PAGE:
Seattle Living

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Publisher’s Note: The True Seattle Influencers

Forget social media. These are the real heroes.

In-flu-ence /ˈinflo͝oəns/. The power or capacity of causing an effect in indirect or intangible ways. An emanation of spiritual or moral force. An ethereal fluid held to flow from the stars and to affect the actions of humans. With all the attention on “influencers” on social media, I think we’ve lost the true meaning of…

Photography by Grant Hindsley

Every Car Has a Story: ‘I don’t own cars. They own me.’

Blake Siebe takes a most unusual approach to car collecting

There are two kinds of car collectors. The vast majority fit into a sort of “check box” mentality of acquiring cars anointed by others as collector worthy. In contrast, a rare category of car collectors, I might venture to say, are the true cognoscenti who discover vehicles that no one is yet appreciating. They relish in…

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Editor’s Note: New Year, New Beginning

Why Seattle is the place to be

Seattle is a place where things happen. As we enter a year of new beginnings, this issue packs a double punch to prove it. There’s the magazine’s yearly list of Most Influential People, our annual spotlight on those doing inspirational, thought-provoking things to improve our communities. There’s Seattle Business magazine’s 33rd annual Best Companies To…

The redesign corrected inefficient layouts and awkward connections to the home’s decks.

AIA Home: Goodbye 1970

Family fixes design flaws to bring midcentury home into modern era

“Treehouse” by Floisand Studio Architects returns to glory a Ralph D. Anderson home that had lost its compass. Nick and Rachel Lenington purchased the 1970 Mercer Island home in 2010, attracted to the quiet neighborhood because of its midcentury vibe, big, west-facing windows, and abundant wildlife. An advertised water view didn’t really pan out, but…

Illustration by Arthur Mount

Seattle Artifacts: The Mystery of Chief Seattle’s Death Mask

Is it real? Where did it come from?

In different parts of the world, and throughout the course of history, death has been memorialized in a variety of different ways. One of the more intriguing was death masks. Typically, a wax or plaster cast was made of a deceased person’s face, which then served as a model for sculptors when creating statues and busts.  …

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The Burien Effect

Recognition for a creative economy

Burien has evolved quite a bit since it detached itself from King County rule and incorporated as its own city almost three decades ago. The downtown area has become a destination for Seattleites seeking a quaint, charming shopping experience, and the 52,000-resident city just southwest of Sea-Tac Airport has become a haven for homebuyers seeking…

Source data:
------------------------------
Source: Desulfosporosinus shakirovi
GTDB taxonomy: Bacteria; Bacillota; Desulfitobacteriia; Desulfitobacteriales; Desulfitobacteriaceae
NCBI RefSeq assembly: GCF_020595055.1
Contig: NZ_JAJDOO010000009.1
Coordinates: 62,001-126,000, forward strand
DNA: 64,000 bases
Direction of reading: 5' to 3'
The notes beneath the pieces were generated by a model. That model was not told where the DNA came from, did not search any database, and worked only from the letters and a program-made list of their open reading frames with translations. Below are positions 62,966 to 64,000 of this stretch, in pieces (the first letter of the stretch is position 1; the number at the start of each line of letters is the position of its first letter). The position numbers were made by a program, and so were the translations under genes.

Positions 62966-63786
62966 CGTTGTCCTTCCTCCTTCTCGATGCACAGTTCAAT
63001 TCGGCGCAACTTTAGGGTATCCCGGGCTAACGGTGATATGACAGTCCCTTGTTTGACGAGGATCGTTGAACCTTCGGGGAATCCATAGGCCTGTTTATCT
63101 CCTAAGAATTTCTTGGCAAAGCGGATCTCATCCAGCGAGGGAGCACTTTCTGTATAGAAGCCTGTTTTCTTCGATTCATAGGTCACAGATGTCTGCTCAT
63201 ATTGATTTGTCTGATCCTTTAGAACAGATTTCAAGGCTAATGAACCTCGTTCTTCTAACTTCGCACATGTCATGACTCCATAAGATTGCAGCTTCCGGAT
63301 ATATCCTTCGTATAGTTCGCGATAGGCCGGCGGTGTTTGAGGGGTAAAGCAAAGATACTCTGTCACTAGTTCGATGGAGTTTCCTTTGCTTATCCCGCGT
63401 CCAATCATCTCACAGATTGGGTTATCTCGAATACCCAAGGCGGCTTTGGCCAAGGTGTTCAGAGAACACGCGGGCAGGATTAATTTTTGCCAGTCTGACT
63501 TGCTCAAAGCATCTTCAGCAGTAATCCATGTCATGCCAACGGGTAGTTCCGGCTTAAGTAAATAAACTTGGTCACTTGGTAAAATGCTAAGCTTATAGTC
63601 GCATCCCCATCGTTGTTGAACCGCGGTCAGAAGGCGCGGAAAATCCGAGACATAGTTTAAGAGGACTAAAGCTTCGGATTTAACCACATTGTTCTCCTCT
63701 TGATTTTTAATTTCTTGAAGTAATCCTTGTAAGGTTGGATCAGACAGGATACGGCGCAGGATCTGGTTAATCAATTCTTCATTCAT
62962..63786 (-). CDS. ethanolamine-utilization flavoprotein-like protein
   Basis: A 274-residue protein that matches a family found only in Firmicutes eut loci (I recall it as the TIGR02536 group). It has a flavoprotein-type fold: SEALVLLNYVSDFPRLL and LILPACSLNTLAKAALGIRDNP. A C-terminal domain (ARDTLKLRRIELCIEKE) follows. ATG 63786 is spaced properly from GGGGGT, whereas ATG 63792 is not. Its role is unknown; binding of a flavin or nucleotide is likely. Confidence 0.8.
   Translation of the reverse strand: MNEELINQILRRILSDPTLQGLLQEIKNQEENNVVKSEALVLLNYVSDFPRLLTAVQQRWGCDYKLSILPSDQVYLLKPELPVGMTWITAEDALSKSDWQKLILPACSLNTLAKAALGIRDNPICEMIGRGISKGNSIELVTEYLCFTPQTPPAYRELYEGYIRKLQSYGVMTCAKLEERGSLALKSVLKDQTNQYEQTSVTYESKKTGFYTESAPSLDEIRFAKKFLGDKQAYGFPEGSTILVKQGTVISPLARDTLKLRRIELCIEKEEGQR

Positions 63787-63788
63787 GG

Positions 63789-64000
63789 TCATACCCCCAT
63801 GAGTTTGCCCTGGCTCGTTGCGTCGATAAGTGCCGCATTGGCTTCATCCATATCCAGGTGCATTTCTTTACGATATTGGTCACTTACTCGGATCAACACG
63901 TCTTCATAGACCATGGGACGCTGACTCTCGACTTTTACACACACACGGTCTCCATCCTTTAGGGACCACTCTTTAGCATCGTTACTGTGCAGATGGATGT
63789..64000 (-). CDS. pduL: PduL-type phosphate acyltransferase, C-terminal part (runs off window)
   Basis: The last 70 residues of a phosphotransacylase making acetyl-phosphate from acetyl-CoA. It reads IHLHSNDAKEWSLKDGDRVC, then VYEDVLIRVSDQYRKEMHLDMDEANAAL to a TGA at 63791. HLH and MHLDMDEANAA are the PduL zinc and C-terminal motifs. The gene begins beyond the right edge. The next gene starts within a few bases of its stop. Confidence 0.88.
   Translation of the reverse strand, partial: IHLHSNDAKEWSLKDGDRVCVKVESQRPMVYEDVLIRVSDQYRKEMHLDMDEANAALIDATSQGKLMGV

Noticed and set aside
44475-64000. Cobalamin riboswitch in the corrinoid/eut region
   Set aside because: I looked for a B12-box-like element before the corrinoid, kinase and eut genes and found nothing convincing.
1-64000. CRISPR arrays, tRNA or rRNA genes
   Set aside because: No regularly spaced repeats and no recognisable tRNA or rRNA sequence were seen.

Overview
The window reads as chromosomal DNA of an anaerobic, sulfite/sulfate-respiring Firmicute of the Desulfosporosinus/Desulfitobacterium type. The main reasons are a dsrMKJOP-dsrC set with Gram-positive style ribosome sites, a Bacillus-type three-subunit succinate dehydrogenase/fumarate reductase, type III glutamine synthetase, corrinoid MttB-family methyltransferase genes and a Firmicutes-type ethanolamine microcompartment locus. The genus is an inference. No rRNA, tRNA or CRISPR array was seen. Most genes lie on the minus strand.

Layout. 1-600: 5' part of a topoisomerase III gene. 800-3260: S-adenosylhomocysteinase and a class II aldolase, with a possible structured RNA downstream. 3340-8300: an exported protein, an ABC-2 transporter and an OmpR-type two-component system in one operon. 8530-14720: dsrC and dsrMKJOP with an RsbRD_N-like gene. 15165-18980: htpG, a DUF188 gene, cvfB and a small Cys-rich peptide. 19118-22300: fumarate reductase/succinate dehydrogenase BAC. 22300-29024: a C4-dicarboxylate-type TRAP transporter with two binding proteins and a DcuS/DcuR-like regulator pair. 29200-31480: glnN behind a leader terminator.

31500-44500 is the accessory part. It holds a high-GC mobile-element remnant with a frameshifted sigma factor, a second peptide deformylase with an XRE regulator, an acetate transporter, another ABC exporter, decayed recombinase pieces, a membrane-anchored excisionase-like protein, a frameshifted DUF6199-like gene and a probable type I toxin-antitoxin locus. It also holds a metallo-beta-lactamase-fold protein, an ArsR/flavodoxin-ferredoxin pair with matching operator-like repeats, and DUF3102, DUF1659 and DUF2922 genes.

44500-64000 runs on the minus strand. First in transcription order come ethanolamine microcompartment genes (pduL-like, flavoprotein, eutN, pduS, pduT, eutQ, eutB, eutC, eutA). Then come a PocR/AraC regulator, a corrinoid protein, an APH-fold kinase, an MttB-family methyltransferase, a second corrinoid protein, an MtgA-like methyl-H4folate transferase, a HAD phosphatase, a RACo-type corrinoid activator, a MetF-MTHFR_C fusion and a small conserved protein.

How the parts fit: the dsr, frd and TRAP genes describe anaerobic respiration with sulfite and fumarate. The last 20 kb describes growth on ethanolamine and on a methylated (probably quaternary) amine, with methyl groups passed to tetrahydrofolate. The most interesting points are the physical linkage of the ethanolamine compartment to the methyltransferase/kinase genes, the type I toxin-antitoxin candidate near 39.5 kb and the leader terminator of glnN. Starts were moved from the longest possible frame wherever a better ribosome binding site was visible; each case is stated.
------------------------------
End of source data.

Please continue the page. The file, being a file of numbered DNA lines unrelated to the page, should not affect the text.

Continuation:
Photography by Netra Nei

Living: This Kitchen Really Cooks

Remodel preserves Victorian charm

Raised on an off-the-grid ranch in southern Oregon, Mandy Lozano took a don’t-fence-me-in approach to renovating her kitchen in Seattle’s Squire Park neighborhood. She sought to balance a respect for the 1900 Victorian’s heritage with a genetic predisposition toward creative license. “I don’t care for modern technology that much, and I don’t like fussy or…

Rick Neuheisel was caught red-handed by a sportswriter in an airport.

The Five Biggest Lies in Seattle Sports

Some famous and obscure whoppers

Fibbing is a part of American sports. Athletes habitually fudge their height by an inch or two. Coaches are less than forthcoming about the extent of a player’s injury. Contract negotiations are always shrouded in secrecy. There is a difference between being less than completely honest and telling a lie of the bald-faced variety, though….

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It Costs What? High-End Seattle-Area Homes Skyrocket in Price

The rise in pricey homes throughout Seattle is nothing short of astonishing

It’s no secret that housing prices are skyrocketing. Some new numbers, however, may send you into a fit of apoplexy. A study by home buying and selling service Orchard finds that the Seattle region has experienced a whopping 180% increase in the sale of million-dollar homes in just three years. So far in 2022, almost…

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Back Page: Seattle’s Turbulent Times in 1966

1966 school boycott called attention to segregation, inequality

As President Lyndon Johnson’s War on Poverty raged across the country in 1966, Seattle was fighting its own battles. In 1966, civil rights groups organized a two-day boycott of Seattle Public Schools to protest racial segregation, according to The Seattle Civil Rights Labor History Project at the University of Washington. Students instead attended one of…

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Best Companies To Work For: Large

The top company prioritizes community service. And movies.

This is a list of large companies. For midsize companies, click here. For small companies, click here. LARGE COMPANIES: 150-plus full-time Washington employees 1.Icertis Technology, Bellevue CEO: Samir Bodas The company, which refers to its workers as “Icertians,” prioritizes community service. Icertis employees last year volunteered to clean up a local park for Earth Day, and…

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Best Companies To Work For: Medium

Snacks, swag and a focus on employee engagement

This is a list of midsize companies. For large companies, click here. For small companies, click here. MIDSIZE COMPANIES: 50-149 full-time Washington employees 1.Omnidian Solar energy, Seattle CEO: Mark Liffmann Monthlong wellness initiatives and online hosted games and activities keep the team humming at Omnidian. The company says 40% of its employees received promotions last…

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